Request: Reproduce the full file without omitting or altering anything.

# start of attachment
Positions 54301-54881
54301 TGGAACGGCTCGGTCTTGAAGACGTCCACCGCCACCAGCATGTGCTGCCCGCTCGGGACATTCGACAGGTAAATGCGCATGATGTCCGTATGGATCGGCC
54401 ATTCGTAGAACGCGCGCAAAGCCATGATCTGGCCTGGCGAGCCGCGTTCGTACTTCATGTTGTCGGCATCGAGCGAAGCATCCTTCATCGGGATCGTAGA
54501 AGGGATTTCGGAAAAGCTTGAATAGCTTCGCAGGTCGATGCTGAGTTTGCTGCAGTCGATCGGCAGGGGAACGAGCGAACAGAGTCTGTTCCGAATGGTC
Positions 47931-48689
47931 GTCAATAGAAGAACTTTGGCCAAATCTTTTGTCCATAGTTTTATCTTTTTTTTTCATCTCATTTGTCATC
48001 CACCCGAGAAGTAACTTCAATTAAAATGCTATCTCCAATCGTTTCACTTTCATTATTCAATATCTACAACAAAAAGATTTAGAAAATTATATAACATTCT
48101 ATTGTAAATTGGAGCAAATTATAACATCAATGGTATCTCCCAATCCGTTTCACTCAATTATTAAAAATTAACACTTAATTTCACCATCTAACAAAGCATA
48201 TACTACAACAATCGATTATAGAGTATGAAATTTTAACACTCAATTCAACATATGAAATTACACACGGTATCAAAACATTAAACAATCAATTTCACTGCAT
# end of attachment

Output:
Positions 54301-54881
54301 TGGAACGGCTCGGTCTTGAAGACGTCCACCGCCACCAGCATGTGCTGCCCGCTCGGGACATTCGACAGGTAAATGCGCATGATGTCCGTATGGATCGGCC
54401 ATTCGTAGAACGCGCGCAAAGCCATGATCTGGCCTGGCGAGCCGCGTTCGTACTTCATGTTGTCGGCATCGAGCGAAGCATCCTTCATCGGGATCGTAGA
54501 AGGGATTTCGGAAAAGCTTGAATAGCTTCGCAGGTCGATGCTGAGTTTGCTGCAGTCGATCGGCAGGGGAACGAGCGAACAGAGTCTGTTCCGAATGGTC
Positions 47931-48689
47931 GTCAATAGAAGAACTTTGGCCAAATCTTTTGTCCATAGTTTTATCTTTTTTTTTCATCTCATTTGTCATC
48001 CACCCGAGAAGTAACTTCAATTAAAATGCTATCTCCAATCGTTTCACTTTCATTATTCAATATCTACAACAAAAAGATTTAGAAAATTATATAACATTCT
48101 ATTGTAAATTGGAGCAAATTATAACATCAATGGTATCTCCCAATCCGTTTCACTCAATTATTAAAAATTAACACTTAATTTCACCATCTAACAAAGCATA
48201 TACTACAACAATCGATTATAGAGTATGAAATTTTAACACTCAATTCAACATATGAAATTACACACGGTATCAAAACATTAAACAATCAATTTCACTGCAT